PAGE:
Book Launch: Milestones in European Housing Finance, edited by Jens Lunde and Christine Whitehead
On Friday 1 April 2016 we held a seminar to celebrate the publication of Milestones in European Housing Finance, edited by Jens Lunde and Christine Whitehead at the LSE. The seminar was sponsored by the Council of Mortgage Lenders (CML). Twelve of the authors and a similar number of experts and practitioners in the field of housing finance attended.
The main event was a roundtable on the latest evidence on how housing finance in Europe is developing. This was followed by a discussion around the book’s findings and how regulation and macro-stabilisation policies have been impacting on housing finance systems across Europe. The second session concentrated on how housing finance is affecting housing market outcomes across Europe. We then reviewed the evidence on the taxation of owner-occupation and the prospects for owner-occupation over the next decade. We concluded by discussing the possibility of doing a short comparative project comparing the tax position of owner-occupation with that of private renting across Europe.
The roundtable was followed by a reception where Mohammad Jamei from the CML welcomed the book which he thought would be both valuable and enjoyable for practitioners and academics alike.
The book consists of 25 chapters covering developments in countries across Europe together with Australia as a comparator. The impetus for the book came from the continuing analysis undertaken by members of the European Network of Housing Research Finance Working Group which started in 1990 and will have its twenty seventh meeting at the ENHR International Conference in Belfast in July this year. The overarching story was that: ‘Twenty five years ago housing finance markets hardly existed in many European countries and where they did they had been heavily regulated. The position started to change in the 1970s and in one or two countries there was significant liberalisation in the early 1980s but the shift towards a new set of actors and new instruments did not really gain momentum until later in the decade. Thereafter at global and European levels there were periods of growth followed by crisis in the late 80s and early 90s, jitters for some in the mid/late 90s, a period of stable growth followed by the global financial disaster of 2008/9 from which markets are only just recovering. However there were also enormous differences between countries both in the pattern of change and the outcomes for national housing systems’.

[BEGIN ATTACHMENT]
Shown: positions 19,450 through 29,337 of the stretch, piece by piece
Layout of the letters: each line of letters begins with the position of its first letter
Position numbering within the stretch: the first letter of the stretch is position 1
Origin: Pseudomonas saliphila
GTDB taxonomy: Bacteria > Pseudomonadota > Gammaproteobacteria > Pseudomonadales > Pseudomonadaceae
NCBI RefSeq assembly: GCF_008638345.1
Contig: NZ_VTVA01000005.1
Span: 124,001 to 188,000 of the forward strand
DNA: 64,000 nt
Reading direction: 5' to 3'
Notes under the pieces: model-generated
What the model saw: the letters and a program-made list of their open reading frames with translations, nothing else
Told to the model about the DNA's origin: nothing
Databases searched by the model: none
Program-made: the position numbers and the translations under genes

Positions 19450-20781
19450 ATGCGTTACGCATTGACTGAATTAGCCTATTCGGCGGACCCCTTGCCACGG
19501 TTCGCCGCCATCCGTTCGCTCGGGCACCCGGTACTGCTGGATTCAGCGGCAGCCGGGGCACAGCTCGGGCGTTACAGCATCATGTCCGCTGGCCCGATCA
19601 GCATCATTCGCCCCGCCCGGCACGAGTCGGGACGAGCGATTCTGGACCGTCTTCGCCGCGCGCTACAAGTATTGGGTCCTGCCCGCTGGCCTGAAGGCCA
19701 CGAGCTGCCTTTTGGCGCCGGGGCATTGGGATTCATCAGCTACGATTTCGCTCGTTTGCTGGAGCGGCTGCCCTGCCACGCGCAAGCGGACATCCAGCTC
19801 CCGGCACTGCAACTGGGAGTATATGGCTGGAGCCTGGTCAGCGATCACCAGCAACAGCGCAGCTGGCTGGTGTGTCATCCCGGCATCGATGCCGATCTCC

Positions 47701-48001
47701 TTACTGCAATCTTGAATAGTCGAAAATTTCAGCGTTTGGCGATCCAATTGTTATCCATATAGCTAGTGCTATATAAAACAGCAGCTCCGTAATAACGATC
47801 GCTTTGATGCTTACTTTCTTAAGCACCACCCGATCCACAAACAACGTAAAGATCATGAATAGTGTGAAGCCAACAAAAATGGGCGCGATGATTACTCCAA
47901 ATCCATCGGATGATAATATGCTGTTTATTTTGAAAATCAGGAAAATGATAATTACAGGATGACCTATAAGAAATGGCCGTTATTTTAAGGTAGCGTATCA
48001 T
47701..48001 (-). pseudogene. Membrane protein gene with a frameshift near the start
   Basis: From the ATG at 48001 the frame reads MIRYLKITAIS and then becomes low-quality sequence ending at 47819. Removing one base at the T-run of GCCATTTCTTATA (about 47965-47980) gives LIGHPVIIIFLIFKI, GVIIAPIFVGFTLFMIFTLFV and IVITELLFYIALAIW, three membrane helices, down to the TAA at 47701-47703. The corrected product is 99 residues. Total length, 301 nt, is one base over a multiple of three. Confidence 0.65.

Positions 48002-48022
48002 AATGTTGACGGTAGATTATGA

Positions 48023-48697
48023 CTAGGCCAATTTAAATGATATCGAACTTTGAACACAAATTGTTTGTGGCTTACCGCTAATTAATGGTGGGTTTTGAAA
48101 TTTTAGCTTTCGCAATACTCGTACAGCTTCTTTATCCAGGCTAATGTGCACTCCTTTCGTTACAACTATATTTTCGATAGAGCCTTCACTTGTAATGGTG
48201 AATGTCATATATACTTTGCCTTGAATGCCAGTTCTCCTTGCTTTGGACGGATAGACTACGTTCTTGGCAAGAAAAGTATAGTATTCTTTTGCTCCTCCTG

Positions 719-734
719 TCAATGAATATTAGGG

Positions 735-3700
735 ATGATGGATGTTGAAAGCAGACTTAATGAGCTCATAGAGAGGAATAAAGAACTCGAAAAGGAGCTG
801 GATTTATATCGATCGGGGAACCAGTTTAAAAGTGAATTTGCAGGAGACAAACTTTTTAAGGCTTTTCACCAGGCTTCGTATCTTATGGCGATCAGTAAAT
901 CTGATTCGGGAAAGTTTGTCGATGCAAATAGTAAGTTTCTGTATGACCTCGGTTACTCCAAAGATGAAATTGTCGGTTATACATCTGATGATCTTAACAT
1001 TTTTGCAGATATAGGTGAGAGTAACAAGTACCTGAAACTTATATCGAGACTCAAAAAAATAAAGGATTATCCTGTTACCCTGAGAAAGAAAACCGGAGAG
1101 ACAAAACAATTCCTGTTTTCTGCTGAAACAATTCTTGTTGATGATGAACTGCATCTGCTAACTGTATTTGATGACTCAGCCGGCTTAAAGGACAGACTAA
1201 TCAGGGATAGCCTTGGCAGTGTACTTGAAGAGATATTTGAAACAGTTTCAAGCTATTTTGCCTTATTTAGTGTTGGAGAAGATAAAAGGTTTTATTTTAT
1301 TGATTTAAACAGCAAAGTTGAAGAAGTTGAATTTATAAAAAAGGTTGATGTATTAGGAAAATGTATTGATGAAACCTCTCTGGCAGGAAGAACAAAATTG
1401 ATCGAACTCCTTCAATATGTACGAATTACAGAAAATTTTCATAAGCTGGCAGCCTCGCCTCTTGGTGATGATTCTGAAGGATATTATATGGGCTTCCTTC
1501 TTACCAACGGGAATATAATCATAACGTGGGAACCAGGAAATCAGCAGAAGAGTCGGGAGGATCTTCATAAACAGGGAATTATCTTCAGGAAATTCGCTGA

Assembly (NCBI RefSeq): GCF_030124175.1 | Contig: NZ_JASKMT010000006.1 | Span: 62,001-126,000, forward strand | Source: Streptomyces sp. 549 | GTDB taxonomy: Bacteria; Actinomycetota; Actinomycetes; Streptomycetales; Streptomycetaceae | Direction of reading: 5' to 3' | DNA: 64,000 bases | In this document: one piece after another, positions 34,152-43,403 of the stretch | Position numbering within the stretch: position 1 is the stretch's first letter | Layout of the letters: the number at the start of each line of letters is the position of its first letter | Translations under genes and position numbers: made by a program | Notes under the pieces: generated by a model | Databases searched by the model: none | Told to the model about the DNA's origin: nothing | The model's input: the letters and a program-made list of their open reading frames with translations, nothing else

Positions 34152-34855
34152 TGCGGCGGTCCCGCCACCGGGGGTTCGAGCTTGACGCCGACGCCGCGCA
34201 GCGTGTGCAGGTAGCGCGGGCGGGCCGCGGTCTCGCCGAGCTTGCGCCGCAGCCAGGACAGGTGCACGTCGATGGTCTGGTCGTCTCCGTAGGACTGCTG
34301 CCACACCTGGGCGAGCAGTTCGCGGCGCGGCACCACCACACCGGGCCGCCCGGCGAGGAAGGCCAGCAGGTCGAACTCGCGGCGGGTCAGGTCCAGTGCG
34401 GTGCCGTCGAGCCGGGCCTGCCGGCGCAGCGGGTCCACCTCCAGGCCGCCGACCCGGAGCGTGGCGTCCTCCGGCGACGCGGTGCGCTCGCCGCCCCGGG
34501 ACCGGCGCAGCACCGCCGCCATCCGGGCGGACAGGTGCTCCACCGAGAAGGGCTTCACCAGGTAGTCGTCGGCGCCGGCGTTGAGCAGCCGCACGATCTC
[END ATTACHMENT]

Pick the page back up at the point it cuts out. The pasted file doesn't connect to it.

The book provides evidence on how housing finance markets have developed across Europe over the past quarter century. It provides in one place detailed evidence and analysis for each country from experts, filling a major gap in the literature. In particular it brings together up to date material from across Europe which will help to clarify (i) how national housing finance markets have dealt with the challenges of deregulation and privatisation since the 1980s,(ii) how the financial crisis has impacted on the structure of the industry and the range of financial instruments available, (iii) how governments and the EU have responded to increasing risks and higher indebtedness in most West European countries and the need to grow new finance markets in Eastern Europe, and (iv) how changing housing finance markets impact on the capacity to provide adequate affordable housing into the future.
The country specific chapters concentrate mainly on understanding the sources of private sector finance for owner–occupation. In countries where the private finance market for social and private rental housing is well developed this will also be discussed. For each country the major milestones in the development of the market over the last 25 years are identified and examined. The chapters also look to understanding the efficiency and effectiveness of these national markets into the future.
There are four overarching chapters; an introductory one setting the economic and housing market context in which financial change has taken place; one setting out an analytic framework to provide a basis for drawing lessons for the European and global markets in finance and housing; and a concluding chapter bringing the lessons together to point to the future role of private housing finance, particularly as demographics and incomes change and housing wealth is realised for other purposes. In addition one chapter clarifies the milestones in European Union regulation which has become increasingly important in national housing markets over the last two decades.
The book can be purchased directly from Wiley in hardback or the whole text or chapters can be purchased in electronic form: